[CentOS-virt] ANNOUNCE: centos-release-xen switching to 4.8 next week

Thu Sep 13 10:37:14 UTC 2018
George Dunlap <dunlapg at umich.edu>

On Thu, Aug 2, 2018 at 11:58 AM T.Weyergraf <T.Weyergraf at virtfinity.de> wrote:
> Hi
> Thanks for providing updated Packages, they are much appreciated. At
> work, we are currently running an entire production infrastructure on
> Xen4CentOS, with quite some success.
> We are looking into a refresh towards CentOS 7 along with newer Xen and
> Dom0 Kernel packages. However, even the updated packages are quite old.
> Xen 4.8 is out of active support since June and will see the end of
> security support in less than a year. Likewise, a newer LTS kernel
> (4.14) exists for quite some time, while the Xen4CentOS effort currently
> uses 4.9.

Re Xen, our ideal goal is to always be running the most
recently-released even-numbered point release; i.e., I would ideally
like to be on 4.10 now, and probably be on 4.12 as soon as 4.12.1
comes out.  But Anthony and I are normal developers with lots of stuff
to do, so we get to it when we can.  Pull requests make improvements
happen much faster. : -)

Regarding Linux, I don't personally have any preference; historically
the sense was that CentOS users liked "old stodgy and boring", and so
staying on the oldest possible kernel to pick up the latest bug fixes
*without* picking up the latest bugs was seen as the thing to do.  We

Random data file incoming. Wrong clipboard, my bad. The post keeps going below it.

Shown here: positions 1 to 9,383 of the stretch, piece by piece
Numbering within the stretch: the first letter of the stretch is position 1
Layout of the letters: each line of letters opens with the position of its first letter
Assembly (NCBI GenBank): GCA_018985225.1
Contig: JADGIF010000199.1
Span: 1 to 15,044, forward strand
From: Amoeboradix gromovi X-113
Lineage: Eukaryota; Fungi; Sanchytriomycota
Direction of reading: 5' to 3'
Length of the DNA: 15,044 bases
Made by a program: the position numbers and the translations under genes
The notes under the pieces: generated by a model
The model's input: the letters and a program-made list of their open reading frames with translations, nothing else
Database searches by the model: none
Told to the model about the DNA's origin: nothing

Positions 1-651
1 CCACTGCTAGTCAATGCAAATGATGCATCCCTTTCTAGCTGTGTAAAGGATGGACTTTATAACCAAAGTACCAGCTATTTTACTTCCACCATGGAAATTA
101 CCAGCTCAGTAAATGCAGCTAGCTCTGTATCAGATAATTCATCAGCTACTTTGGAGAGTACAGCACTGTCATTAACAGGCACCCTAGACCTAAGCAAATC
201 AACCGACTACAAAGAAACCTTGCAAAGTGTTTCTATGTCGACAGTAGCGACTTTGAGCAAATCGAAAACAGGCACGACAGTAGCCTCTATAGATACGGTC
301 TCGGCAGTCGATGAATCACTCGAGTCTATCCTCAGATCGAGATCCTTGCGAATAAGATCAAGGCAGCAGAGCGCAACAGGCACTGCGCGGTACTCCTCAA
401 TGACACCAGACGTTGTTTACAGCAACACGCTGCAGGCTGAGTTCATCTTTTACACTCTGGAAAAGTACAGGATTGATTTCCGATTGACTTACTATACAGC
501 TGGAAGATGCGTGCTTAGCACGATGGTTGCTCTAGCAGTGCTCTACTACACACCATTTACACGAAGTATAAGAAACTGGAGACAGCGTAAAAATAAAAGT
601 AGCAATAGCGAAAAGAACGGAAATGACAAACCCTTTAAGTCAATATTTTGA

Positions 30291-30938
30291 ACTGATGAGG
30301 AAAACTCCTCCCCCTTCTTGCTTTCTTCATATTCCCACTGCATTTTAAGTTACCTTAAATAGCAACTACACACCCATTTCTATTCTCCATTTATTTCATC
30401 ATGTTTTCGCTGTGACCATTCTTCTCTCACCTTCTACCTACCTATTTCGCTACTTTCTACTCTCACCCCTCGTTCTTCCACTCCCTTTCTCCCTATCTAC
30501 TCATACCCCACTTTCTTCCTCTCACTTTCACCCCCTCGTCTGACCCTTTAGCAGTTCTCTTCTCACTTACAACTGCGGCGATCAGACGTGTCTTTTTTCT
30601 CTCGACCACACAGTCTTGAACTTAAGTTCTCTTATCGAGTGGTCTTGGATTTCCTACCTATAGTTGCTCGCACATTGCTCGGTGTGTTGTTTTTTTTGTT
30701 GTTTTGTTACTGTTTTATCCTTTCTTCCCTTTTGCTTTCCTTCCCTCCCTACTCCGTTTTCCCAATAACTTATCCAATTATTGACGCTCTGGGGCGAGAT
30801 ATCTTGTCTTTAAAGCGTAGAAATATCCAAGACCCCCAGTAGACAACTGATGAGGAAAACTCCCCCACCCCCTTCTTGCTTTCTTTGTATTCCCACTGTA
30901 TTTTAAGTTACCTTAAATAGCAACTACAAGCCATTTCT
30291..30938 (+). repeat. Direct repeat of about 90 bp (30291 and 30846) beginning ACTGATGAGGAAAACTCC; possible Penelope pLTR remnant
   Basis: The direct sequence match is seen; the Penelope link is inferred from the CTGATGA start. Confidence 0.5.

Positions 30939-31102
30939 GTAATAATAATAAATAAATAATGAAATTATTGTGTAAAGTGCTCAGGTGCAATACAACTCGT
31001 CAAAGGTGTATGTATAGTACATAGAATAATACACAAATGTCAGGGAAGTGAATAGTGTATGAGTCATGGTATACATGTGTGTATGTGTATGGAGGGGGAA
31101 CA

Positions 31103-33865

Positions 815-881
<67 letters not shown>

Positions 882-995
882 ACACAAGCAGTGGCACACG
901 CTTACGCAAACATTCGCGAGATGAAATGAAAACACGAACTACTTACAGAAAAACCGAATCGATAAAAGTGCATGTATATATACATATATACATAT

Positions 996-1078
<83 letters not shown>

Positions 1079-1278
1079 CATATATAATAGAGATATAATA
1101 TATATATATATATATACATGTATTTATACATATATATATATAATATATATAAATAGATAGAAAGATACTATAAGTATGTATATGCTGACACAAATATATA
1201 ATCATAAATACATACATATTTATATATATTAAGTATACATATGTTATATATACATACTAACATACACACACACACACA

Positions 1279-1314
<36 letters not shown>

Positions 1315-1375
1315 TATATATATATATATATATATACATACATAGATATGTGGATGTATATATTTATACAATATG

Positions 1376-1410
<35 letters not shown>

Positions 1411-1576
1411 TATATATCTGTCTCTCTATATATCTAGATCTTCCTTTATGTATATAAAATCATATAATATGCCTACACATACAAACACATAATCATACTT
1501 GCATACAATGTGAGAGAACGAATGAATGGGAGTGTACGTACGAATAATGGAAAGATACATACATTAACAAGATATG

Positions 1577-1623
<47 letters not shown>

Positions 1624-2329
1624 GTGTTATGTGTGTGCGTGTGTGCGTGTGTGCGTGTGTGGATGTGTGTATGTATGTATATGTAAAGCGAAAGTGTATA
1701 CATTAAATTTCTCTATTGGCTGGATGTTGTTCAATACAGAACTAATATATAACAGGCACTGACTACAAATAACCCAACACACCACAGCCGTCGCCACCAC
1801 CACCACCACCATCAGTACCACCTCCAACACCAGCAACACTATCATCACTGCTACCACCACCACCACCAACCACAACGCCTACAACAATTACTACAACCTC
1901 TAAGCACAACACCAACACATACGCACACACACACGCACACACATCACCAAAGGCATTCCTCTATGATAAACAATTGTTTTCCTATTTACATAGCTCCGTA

might make an exception to get PVH.  Did you have an alternate
suggestion for the community to consider?

> Are there any short to mid-term plans to bump both versions to more
> current ones (i.e.: 4.10 and 4.14)? Currently, our update-tests are
> based on 4.10 candidate packages with kernel 4.9. Given the support
> timelines, I'd rather prefer 4.10 over 4.8. A change in Xen versions has
> been never successfully performed using live-migration between versions,
> so a reboot of more or less our entire infrastructure is required.
> Something you would not consider light-hearted.

Supporting any -> any live migration is a testing load that upstream
Xen doesn't have yet.  If that's important, you might consider one of
the paid-for options, like XenServer.

> As a side note, is there anything reasonable, people like me could to,
> to support the speed-up of that process? I would consider testing to be
> important, but are there any regression test-suites, one could use? I am
> aware, there are such tests, but I have not found something to actually
> try in our test-infrastructure.

There are three general things that need testing:
1) Xen core virtualization
  1a) Xen / CentOS package usability
2) CentOS packaging (making sure installs / updates work, &c)
3) Kernel testing -- device driver bugs, &c

#1 is generally taken care of pretty well by upstream testing at this
point, so doesn't need any coverage.

#1a of course is something that is difficult for upstream developers
to do, because we're too close things, and because we don't do
everything our users do.

#2 is something that we really should get into a CI somewhere; but
generally a combination of ad-hoc and community testing seems to work

#3 is something that it's not really possible for anyone to do other
than a company with massive amounts of dedicated resources and an HCL;
we really rely on our users to test their own hardware and report /
help track down issues.

So, probably the best thing is to help test out new kernels on your
own hardware whenever you can; and also give feedback / suggestions on
the usability of the software and packages that we can feed in to
improve the process.

> Finally a big shout-out and kudos to the Xen community and Xen4CentOS.
> Your work is used and much appreciated.

Thanks!  Glad to know it's useful. :-)